And just to keep it cool, the herbs & basil can also be sourced from one of the rain barrels. Cool.
I have one wet spot in the Tomato and Peppers bed. I think I need to patch a spot in the soaker hose. Or bury it a little deeper there. I'll get there.
For now, I think this is a good start.

Sunday, April 24, 2016

Monday, April 18, 2016

Asparagus Starts

I planted some asparagus seeds a couple of weeks ago. They didn’t germinate, so I ordered more seeds. Apparently you can't buy asparagus seeds locally. Who knew?

Today, I received confirmation that they've shipped my seeds.

So of course, today the starts poke through the dirt.

Sunday, April 10, 2016

New Flower Bed

We wanted to plant some shrubs in this space, to replace the pile of pots and hoses that has been there for years. 

Milady decided that it needed some bricks, to match the flower garden on the other side of the yard. 

Sunday, March 27, 2016

A New Basil Box

My Basil Box died.
For 20 years, it's held up under the weather, and under the weight of many crops of glorious flavor. But finally, it's given up the ghost.
It was a sad day at the Red Door Green House.
But not to worry. We have a new Basil Box.
It's deeper, slightly longer, about the same width, and built stronger.
I lined it with 10 mil plastic to slow the rotting of the box itself.
Then I finished it in boiled linseed oil, as an attempt to slow down the weather's impact.
It took all the soil from the previous box, plus a very full wheelbarrow more of mature compost.
It currently has a screen arched over the top as an attempt to dissuade chickens from getting used to digging here.
As before, the tarragon is holding down the east end of the box.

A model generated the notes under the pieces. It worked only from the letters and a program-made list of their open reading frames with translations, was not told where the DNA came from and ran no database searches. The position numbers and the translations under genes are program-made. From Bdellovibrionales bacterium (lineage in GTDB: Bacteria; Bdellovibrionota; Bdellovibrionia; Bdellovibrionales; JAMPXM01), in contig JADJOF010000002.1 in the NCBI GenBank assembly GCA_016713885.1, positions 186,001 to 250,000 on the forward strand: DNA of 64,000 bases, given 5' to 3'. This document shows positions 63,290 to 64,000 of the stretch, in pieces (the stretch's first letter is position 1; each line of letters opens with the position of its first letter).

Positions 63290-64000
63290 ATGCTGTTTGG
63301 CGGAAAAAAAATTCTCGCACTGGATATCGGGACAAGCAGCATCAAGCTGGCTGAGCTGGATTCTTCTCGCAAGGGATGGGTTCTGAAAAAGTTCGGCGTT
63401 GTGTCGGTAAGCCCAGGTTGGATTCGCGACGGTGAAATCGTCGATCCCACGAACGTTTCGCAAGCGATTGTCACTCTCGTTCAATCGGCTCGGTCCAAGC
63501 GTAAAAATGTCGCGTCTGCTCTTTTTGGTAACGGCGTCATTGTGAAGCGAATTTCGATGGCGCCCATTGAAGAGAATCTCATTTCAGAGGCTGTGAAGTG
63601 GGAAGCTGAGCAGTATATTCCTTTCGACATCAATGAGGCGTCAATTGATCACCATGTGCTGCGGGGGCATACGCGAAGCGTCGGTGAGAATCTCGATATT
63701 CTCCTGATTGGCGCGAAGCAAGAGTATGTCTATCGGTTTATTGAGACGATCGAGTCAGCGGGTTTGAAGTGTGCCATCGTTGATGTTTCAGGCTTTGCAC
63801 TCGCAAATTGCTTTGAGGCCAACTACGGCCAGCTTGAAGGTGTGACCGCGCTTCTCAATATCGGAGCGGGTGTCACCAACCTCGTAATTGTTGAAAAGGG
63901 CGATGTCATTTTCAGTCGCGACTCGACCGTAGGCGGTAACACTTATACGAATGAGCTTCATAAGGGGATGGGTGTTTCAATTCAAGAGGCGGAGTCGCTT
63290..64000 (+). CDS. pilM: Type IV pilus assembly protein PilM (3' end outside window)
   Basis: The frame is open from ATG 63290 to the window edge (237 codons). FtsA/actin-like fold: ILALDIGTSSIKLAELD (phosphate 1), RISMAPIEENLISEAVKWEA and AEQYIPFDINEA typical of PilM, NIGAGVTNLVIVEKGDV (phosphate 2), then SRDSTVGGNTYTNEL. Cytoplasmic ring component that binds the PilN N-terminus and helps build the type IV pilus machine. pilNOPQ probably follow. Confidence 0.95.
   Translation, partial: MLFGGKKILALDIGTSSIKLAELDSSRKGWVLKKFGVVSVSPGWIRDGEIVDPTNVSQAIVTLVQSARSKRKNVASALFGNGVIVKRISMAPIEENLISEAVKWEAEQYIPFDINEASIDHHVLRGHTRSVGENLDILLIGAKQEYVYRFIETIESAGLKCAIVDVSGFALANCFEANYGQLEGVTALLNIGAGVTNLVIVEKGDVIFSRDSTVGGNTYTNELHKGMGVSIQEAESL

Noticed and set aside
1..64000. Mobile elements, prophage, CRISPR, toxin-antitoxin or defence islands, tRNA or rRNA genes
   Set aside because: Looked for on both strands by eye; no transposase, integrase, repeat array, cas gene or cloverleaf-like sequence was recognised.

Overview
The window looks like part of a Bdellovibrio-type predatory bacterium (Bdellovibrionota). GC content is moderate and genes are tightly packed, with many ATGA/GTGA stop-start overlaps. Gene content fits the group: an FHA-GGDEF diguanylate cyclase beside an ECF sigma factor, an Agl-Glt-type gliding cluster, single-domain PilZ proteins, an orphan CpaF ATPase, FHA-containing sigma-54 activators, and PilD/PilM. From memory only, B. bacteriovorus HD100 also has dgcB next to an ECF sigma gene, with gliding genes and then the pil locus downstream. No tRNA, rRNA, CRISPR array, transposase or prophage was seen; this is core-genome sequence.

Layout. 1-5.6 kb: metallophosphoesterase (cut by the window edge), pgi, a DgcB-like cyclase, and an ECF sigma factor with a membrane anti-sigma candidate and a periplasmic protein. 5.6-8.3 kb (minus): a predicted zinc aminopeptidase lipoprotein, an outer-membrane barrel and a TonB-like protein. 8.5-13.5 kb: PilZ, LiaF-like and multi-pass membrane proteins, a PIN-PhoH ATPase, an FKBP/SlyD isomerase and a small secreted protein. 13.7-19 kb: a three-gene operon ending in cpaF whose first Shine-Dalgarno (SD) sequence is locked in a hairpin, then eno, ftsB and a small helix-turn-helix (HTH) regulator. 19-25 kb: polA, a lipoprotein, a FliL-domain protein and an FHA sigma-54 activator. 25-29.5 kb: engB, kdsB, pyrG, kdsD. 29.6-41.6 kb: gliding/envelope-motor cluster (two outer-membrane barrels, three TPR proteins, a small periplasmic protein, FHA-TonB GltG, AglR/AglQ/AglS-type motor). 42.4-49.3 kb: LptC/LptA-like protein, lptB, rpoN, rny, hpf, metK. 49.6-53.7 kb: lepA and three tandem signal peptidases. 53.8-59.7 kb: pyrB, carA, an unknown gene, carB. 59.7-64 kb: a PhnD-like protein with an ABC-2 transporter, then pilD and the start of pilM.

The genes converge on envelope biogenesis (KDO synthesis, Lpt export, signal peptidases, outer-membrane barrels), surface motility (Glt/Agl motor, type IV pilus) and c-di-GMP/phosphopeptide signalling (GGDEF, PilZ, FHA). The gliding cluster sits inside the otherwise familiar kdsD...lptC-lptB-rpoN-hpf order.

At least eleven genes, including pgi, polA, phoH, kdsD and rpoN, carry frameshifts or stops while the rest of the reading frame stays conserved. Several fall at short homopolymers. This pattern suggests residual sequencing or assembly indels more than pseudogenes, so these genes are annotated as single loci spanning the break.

But there will be basil! There will be much basil.
From the left:
  • Mammoth Basil (2013 seeds)
  • Thai Basil (2015 seeds)
  • Aromatto (purple) basil (2014 seeds)
  • Lemon Basil (2013 seeds)
The Basil Box will mostly hold the Mammoth Basil. The others are destined for pots or for friends.

Sunday, March 20, 2016

Starts in the Sunshine.

Over the past several days, I've gotten most of my starts into pots.
Tomatoes are an inch tall. Peppers are just sprouting. Peas and beans and cucumbers are just peeking their noses out. Lettuce and kale are approaching 2" tall, and love the sun. Dill is 1/2".
Basil and sage and a dozen other seeds haven't even broken ground yet. And some of them may not: the seeds are fairly old. I've been consulting a seed viability chart a lot recently.
Schizanthus is a trailing flower: lots of colorful little fireworks. They only germinate in total dark, but they're well past that now: that's them in the foreground.
I added some shelves along the front edge of the greenhouse: seedlings can get all the sun they can handle. (It got up to 80 degrees in the greenhouse on Saturday. Oh my.)
 Note: of all the seeds that I planted in the soil of the garden, only the lettuce seems to be germinating.